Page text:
The summer months can be uncomfortable—even dangerous—for pets and
people. Follow these tips to keep your pets safe.


Never leave your pets
in a parked car
Not even for a minute.
Not even with the car running and
air conditioner on. On a warm day,
temperatures inside a vehicle can
rise rapidly to dangerous levels. On
an 85-degree day the temperature
inside a car with the windows opened slightly can reach 102 degrees within
10 minutes. After 30 minutes, the
temperature will reach 120 degrees.
Your pet may suffer irreversible
organ damage or die.

Limit exercise on hot
Take care when exercising your pet. On very hot days, limit exercise to early morning
or evening hours, and be especially
careful with pets with white-colored
ears, who are more susceptible to skin
cancer, and short-nosed pets, who
typically have difficulty breathing.
Asphalt gets very hot and can burn
your pet’s paws, so walk your dog
on the grass if possible. Always carry
water with you to keep your dog from

Provide ample shade and water
Any time your pet is outside, make sure he or she has protection from heat & sun and plenty of fresh, cold water. In heat waves, add ice to water. Tree shade and tarps are ideal because they don’t obstruct air flow. A doghouse does not provide relief from heat—in fact, it makes it worse.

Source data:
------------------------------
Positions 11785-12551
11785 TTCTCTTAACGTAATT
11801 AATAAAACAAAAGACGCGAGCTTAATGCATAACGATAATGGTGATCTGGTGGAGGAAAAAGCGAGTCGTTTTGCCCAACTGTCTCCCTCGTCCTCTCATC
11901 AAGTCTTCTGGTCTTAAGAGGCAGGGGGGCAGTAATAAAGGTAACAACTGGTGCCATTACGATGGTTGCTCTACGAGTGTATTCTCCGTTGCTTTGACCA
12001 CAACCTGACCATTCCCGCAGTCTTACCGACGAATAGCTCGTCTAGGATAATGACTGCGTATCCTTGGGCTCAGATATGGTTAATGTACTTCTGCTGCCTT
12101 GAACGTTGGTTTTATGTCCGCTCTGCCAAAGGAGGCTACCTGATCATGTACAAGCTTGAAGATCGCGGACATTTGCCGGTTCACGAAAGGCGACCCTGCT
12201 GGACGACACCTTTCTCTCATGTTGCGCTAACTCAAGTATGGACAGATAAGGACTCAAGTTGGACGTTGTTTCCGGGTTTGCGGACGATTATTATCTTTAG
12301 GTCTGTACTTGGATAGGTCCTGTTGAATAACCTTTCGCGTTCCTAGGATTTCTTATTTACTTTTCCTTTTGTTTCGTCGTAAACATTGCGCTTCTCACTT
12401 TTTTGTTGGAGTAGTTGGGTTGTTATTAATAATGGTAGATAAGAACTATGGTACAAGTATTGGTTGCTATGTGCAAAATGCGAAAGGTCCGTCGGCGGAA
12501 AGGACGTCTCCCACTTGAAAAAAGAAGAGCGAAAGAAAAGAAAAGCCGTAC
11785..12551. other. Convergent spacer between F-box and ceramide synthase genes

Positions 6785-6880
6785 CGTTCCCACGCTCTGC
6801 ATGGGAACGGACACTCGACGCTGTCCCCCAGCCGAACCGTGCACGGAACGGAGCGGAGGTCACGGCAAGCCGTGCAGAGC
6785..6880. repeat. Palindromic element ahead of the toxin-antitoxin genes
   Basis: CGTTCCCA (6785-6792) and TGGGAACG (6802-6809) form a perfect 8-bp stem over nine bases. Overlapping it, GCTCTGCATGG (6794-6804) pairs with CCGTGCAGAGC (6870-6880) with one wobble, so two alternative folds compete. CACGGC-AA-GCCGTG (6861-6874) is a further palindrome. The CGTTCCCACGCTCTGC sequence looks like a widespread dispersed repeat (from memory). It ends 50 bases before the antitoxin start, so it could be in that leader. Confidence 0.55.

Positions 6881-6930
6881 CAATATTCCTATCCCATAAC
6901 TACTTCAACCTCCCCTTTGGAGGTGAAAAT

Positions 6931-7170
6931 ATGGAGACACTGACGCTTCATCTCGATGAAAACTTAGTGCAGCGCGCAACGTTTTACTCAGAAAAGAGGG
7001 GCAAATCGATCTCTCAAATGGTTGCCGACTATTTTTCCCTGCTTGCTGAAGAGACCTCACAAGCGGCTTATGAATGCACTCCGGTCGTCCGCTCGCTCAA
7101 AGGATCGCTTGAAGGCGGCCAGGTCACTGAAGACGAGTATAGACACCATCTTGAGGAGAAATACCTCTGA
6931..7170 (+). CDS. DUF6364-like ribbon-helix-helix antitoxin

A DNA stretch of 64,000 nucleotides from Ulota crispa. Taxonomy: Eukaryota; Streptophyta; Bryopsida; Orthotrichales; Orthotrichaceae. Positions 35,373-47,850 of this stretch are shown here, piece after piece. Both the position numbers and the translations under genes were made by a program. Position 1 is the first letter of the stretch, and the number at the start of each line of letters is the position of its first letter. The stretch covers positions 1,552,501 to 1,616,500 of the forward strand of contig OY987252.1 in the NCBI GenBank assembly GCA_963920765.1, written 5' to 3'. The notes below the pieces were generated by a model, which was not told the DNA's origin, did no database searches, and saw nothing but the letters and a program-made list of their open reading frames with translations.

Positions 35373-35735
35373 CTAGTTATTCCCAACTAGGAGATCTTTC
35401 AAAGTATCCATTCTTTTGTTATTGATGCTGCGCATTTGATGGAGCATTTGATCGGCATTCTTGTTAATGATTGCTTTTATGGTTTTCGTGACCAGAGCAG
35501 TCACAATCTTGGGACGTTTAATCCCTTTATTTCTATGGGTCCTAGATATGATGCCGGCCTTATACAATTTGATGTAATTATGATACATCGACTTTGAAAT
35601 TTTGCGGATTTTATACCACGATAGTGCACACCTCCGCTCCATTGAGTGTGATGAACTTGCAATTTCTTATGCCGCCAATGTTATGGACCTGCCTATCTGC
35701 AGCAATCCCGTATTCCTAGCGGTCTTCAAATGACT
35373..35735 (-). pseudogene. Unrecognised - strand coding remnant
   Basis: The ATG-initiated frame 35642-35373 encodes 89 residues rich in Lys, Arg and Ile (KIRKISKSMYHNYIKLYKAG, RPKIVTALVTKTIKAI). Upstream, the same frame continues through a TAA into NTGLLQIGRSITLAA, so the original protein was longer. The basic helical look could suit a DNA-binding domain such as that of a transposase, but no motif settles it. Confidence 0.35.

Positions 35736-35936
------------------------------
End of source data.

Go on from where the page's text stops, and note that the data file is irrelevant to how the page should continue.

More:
Cool your pet
Keep your pet from overheating
indoors or out with a cooling
body wrap, vest, or mat or collar. Put out
a wading pool for your pet.



Watch for signs of
Dogs’ temperatures should not be allowed to get over 104 degrees. If your dog’s temperature does, treat for heat stroke. Some signs of heatstroke are heavy panting, glazed eyes, a rapid heartbeat, difficulty breathing, excessive thirst, lethargy, fever, dizziness, lack of coordination, profuse salivation, vomiting, a deep red or purple tongue, seizure, and unconsciousness.
Animals are at particular risk for heat
stroke if they are very old, very
young, overweight, not conditioned
to prolonged exercise, or have heart
or respiratory disease. Some breeds
of dogs—like boxers, pugs, shih tzus,
and other dogs and cats with short
muzzles—will have a much harder
time breathing in extreme heat.

How to treat a pet
suffering from
Move your pet into the
shade or an air-conditioned area.
Apply ice packs or cold towels to
her head, neck, and chest or run cool
(not cold) water over her. Let her
drink small amounts of cool water or
lick ice cubes. Take her directly to a

Source: Humane Society of the United States

Humane Society of Tampa



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